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14.002 10. The Computer Wars Chronicles: ISSUE 74/ : Report from the Computer WarsIII. Sluff-off




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This article is from the Apple II Csa2 FAQ, by Jeff Hurlburt with numerous contributions by others.

14.002 10. The Computer Wars Chronicles: ISSUE 74/ : Report from the Computer WarsIII. Sluff-off

         For home users, developers, software publishers-- for everyone, in fact,
with a stake in the "low end" machine-- such half-hearted support has always
been as puzzling as it is frustrating. We invest hard cash in an Apple
computer, join Apple clubs, subscribe to Apple publications, (slap Apple
stickers on binders, use an Apple key ring, ...), fill shelves with Apple
software, and buy Apple peripherals. Apple, in return, drags out development of
a IIgs operating system, pours money into its business mac

hine, and adopts a 'dog in the manger' position which all but kills any chance
of a timely third party upgrade needed to maintain IIgs performance parity with
the competition.

     To be fair, Apple has behaved no worse-- indeed, on the whole, much
better-- than other home user 'flagships'. Each new II model has preserved
broad downward compatibility; and documentation, from early manuals through the
current Addison Wesley series, has been among the best. Finally, both the IIgs
and its operating system benefitted from recent minor upgrades. It's no wonder
home users are confused. If Apple is at all concerned about its II series, why
isn't it concerned enough?

     After the near brush with collapse in '85, we reasoned that Apple (now
also "Big Green" the business machine maker) would forever regard holding onto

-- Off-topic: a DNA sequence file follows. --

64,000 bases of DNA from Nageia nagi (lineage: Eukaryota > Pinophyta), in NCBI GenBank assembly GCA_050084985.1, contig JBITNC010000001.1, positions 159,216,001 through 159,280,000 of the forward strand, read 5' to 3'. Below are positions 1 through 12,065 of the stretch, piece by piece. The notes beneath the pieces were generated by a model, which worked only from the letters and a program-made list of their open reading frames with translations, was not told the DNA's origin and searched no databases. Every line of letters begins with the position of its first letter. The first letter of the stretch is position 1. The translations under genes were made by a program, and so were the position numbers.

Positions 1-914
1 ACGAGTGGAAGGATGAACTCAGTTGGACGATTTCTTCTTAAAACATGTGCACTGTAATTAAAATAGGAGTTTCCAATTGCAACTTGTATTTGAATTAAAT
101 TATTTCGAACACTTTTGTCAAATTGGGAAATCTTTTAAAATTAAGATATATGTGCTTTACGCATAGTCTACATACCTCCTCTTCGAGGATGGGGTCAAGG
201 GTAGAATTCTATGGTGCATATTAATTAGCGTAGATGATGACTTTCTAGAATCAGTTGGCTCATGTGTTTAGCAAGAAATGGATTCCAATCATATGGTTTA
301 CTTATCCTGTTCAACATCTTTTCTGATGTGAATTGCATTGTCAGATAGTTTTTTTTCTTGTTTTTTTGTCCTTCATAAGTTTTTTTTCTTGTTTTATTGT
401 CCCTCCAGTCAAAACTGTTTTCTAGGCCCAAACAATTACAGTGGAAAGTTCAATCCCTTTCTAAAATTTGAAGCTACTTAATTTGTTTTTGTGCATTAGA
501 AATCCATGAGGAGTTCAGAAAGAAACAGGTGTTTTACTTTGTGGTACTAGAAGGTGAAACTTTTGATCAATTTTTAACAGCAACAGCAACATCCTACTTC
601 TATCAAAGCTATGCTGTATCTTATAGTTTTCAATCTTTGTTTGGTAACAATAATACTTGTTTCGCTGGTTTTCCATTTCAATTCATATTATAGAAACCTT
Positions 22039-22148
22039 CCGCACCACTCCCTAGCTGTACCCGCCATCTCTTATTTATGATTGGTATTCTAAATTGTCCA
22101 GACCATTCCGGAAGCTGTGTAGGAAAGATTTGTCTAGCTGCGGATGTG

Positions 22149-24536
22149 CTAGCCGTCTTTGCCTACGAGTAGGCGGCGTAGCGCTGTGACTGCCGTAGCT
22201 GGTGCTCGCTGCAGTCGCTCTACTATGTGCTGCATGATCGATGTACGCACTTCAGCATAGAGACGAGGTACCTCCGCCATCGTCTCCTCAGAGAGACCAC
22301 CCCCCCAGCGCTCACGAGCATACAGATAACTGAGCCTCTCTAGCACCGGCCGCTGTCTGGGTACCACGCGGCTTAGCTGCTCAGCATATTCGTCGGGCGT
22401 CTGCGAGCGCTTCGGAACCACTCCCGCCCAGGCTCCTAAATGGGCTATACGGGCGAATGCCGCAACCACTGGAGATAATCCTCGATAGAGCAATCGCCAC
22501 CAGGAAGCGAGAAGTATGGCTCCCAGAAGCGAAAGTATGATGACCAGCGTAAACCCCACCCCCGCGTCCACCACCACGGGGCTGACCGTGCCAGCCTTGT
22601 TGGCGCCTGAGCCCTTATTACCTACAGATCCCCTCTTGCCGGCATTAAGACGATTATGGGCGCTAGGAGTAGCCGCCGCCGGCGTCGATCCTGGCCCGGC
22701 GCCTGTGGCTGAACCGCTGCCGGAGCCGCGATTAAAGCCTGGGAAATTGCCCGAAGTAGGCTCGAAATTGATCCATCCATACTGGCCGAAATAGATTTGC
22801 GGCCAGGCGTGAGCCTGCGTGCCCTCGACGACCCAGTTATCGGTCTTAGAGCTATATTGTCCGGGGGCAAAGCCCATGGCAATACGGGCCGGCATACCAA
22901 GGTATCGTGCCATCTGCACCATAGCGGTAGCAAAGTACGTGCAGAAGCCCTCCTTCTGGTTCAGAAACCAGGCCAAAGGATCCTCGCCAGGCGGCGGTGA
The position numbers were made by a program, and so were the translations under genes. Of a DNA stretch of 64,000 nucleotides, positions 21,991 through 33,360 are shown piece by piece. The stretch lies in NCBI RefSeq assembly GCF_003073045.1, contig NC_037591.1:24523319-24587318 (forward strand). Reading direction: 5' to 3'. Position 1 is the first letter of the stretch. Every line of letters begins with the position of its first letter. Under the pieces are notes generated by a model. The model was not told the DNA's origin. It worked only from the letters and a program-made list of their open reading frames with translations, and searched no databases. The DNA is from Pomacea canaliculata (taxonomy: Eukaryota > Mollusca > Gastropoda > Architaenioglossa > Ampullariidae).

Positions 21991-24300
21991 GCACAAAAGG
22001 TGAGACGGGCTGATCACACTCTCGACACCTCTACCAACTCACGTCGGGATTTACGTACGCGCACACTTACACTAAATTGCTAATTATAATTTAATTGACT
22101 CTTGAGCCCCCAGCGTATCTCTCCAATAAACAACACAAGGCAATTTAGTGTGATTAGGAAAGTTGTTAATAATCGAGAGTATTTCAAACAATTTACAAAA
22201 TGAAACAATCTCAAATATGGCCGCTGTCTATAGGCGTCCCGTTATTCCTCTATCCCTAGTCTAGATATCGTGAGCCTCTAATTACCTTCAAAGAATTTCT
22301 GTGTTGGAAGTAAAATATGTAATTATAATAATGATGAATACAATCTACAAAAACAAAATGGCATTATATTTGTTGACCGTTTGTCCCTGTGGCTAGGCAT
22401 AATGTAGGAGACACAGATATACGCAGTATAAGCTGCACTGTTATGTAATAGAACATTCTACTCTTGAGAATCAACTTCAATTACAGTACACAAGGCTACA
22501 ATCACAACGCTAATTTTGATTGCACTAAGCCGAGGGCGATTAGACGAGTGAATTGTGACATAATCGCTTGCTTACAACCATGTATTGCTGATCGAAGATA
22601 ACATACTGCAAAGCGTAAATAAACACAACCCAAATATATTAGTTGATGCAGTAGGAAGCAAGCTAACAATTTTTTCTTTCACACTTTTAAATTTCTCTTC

its II home user base as a high priority. Surely, Apple had learned its lesson.

     So it had, though not the lesson we supposed. IIgs revenues were a help in
those troubled times; but the more important contribution was an industry-wide
confidence that "Apple is back". Stock values rose, capital rolled in, the Mac
II was launched, and viola!, Apple WAS back! The lesson for Apple was clear
enough: 'everyone' still equated corporate health with II prosperity. It had
become captive to its low end, low profit product line.

     There are several reasons why Apple might view this situation
     with alarm.  Of these, the popular notion that a IIgs resulting
     from a series of forced upgrades might impact Mac sales is
     probably the most over-rated. As Apple's own marketing people
     have adroitly demonstrated, it is entirely possible to render a
     product "business invisible". Your ads merely assert that the
     IIgs is a home/ school computer and that the Mac is for
     business. Once the systems are bundled with appropriate software
     and the price tags slapped on, few IS managers would consider
     filling an office with IIgs's.

     No, the simplest explanation for Apple's concern is also the one
     which best fits the facts. Well before the '85 crisis, Apple had
     decided that costs of its II series were beginning to outweigh
     rewards. Selling all of those computers, disk drives, and
     printers to create a large home user base was great fun. Customer
     service, support R&D, and selling upgrades to maintain it was not
     nearly so profitable. Apple wished to be free to deal with its II
     series on its own terms. Most certainly, the Lords of Cupertino
     were determined to be rid of a situation which allowed home user
     complaints, doomsday editorials, or expressions of teacher
     dissatisfaction to rock corporate pylons at the foundation.

     By 1988, an aggressive ad campaign and expanding Mac II sales had solved
the problem. Apple shed its "home computer maker" skin and became "Apple, the
maker of pricey, high class business computers". Whether the II line is spun-
off, sold, or merely "supported" at current low levels, one thing seems clear.
The odds are very slim that II users will ever again be an important part of
Apple's empire. Consider yourself sluffed.
    

 

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